America’s Real Class System

After writing my last blog post, I find myself more and more intrigued by the “every American should go to college—at least for one year,” and the “America must lead the world in per-capita college graduates by 2020” keynotes of President Obama’s higher-education agenda. As I’ve noted, there is more to his plan than that, particularly steps to address the massive and growing student-loan debt problem. But the centerpiece of his planned program is most fascinating because of its psychological implications. Rightly or wrongly, it implies that there is not only a socioeconomic (as distinct from the well documented economic), and possibly a social boundary that separates those who attend college from those who do not. How this came to be is a significant problem, I think, and is explored in depth in Evan Watkins’ excellent book, Class Degrees (2008), but is worth a few words here.

Admittedly these assumptions are nested in the rhetoric of a presidential campaign and may not reflect Obama’s real beliefs. As stated, it sounds vaguely like a jingoistic “American first in everything” crowd-pleasing tactic. Likewise, Rick Santorum may not really mean to insult the President when he characterizes Obama’s position that everyone should go to college (actually not his position exactly) as snobbery. Neither positions would likely translate into policy were Santorum elected or Obama re-elected.

But the stump speeches and white papers don’t address the divide that I detect. It’s become a cliché that a college degree is today’s equivalent of yesterday’s high-school diploma, but when did a college degree connote not just that a person had chosen one life path over another, but that had made a choice that somehow made him or her socially superior to an auto mechanic or a plumber? I suspect two sources. As I’ve said before, I believe the G.I. Bill that was signed into law in 1944 and its successor, the G.I. bill for veterans of the Korean conflict, not only boosted college enrollments for students returning from those wars, but also created a geometric effect: the beneficiaries of the G.I. Bill naturally expected that their children would attend college just as they had done. Hence, America has 18-million students enrolled in college, and college is almost perceived as an entitlement (though, as my previous posts suggest, it can’t survive as one).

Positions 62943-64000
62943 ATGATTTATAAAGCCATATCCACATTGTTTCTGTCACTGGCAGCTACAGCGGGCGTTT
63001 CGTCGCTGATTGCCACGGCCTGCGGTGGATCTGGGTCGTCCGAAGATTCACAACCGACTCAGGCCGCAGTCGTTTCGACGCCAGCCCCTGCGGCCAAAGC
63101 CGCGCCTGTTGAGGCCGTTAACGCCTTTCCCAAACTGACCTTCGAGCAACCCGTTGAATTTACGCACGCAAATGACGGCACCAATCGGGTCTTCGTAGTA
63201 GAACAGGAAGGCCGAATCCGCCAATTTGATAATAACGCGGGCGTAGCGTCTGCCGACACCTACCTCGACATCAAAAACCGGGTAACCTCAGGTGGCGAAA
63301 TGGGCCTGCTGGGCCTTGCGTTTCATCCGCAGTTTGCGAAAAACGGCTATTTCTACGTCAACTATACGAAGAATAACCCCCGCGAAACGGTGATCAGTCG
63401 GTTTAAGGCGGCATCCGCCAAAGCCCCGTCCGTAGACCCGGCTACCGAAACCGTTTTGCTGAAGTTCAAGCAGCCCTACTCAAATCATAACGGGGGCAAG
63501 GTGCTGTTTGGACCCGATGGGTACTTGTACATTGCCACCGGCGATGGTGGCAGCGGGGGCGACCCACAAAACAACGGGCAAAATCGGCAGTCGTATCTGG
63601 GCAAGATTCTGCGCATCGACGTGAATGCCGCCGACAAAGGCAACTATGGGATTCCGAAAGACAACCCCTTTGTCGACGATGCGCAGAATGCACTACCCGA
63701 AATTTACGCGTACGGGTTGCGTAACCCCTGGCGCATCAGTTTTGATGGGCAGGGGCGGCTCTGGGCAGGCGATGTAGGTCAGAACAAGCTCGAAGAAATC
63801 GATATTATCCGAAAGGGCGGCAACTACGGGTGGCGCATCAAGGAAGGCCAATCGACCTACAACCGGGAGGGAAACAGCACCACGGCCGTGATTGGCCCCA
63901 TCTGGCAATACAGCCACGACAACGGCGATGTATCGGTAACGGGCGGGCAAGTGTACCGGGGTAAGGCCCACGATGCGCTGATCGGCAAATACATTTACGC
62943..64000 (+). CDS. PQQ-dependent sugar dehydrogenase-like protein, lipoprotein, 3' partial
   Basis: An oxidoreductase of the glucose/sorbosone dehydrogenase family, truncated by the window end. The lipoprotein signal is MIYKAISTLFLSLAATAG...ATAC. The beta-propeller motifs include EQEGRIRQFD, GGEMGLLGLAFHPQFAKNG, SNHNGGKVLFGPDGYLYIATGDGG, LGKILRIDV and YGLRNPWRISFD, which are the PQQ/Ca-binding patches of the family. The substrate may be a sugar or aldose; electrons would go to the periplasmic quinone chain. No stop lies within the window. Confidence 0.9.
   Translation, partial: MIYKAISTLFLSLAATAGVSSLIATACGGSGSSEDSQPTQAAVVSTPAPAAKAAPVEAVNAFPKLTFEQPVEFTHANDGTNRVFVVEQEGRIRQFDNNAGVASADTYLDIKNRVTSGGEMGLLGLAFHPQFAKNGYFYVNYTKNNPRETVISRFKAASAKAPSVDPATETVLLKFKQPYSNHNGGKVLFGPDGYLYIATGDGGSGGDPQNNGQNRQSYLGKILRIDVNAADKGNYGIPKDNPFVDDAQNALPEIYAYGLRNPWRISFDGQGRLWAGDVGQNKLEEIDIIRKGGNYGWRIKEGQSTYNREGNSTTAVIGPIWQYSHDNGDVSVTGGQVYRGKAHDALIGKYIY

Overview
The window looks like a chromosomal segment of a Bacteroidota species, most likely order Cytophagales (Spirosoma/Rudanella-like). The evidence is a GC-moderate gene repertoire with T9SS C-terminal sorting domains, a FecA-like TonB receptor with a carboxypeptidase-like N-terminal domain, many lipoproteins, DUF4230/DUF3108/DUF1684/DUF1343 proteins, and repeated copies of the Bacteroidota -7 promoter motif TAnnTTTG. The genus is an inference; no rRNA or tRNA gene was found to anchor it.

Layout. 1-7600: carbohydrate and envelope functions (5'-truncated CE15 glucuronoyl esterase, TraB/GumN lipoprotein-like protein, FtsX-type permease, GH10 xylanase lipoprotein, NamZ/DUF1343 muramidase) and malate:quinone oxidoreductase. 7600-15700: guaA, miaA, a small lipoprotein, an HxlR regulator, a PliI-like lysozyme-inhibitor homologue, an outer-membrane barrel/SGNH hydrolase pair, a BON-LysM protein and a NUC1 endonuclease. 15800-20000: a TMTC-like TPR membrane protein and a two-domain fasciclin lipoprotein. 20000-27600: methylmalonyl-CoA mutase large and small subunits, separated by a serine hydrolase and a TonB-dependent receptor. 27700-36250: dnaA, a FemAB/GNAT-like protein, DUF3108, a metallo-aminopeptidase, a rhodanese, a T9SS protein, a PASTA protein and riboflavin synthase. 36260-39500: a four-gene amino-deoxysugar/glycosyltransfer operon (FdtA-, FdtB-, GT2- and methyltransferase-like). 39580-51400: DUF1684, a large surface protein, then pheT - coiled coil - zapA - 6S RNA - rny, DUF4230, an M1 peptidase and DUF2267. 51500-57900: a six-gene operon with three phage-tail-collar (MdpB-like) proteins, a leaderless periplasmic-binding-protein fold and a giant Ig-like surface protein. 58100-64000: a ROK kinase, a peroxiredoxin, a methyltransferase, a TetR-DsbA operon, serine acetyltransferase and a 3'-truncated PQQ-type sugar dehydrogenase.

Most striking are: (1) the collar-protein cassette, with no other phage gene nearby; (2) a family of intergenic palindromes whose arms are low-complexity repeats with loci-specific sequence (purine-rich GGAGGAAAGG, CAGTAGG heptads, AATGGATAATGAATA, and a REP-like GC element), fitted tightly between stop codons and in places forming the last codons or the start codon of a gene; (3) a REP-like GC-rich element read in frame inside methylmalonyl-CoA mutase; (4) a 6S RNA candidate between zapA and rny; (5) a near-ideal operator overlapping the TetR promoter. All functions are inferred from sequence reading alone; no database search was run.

A second source: U.S. News and World Report. The magazine began ranking America’s colleges and universities in 1983, and since then the country’s universities have been in the grip of a pseudo-empirical rankings system that purports to assert the relative prestige of America’s colleges and universities. This ranking scheme creates a prestige hierarchy in higher education that never existed before (of course, everyone knew that the Ivys, Stanford, Berkeley, MIT, the Seven Sisters, and a few Northeastern liberal-arts colleges constituted the ranks of prestige). Now everyone who attends a traditional college, as distinct from a for-profit or a community college, participates in that near-universal ranking scheme.

I can’t help but think that this mentality devolves to the attitudes of high-school students. I wonder how old our children have to be before they feel the pressure of what I’ve previously called “prestige and prestige envy.” It’s in the end an unfathomable problem. We’re a weird people: we love prestige so we want to be the best in everything, including higher education and per-capita college graduation rates. That, plus our country’s infatuation with prestige explains Obama’s political stance. At the same time—and no one captured this better than Richard Hofstadter’s Anti-Intellectualism in American Life—Americans just don’t want to pay for higher education, and they only grudgingly pay for K-12 education. Americans are just skeptical that formal education will get them anywhere—not an unreasonable suspicion in the current economy.

The real divide, though, needs to be the one between college grads and high-school grads. It’s certainly unreasonable to think of America as a classless society: the many demonstrations on the part of the 99 percent against the 1 percent are evidence of that. But we’ve lost sight of how that class divide applies in college. And we’ve lost sight of how valuable our young people who choose not to go to college, yet still find a way to be productive, can be. It’s time for us to rethink the relationship between academic credentials and real work ability, however we manage to measure it.

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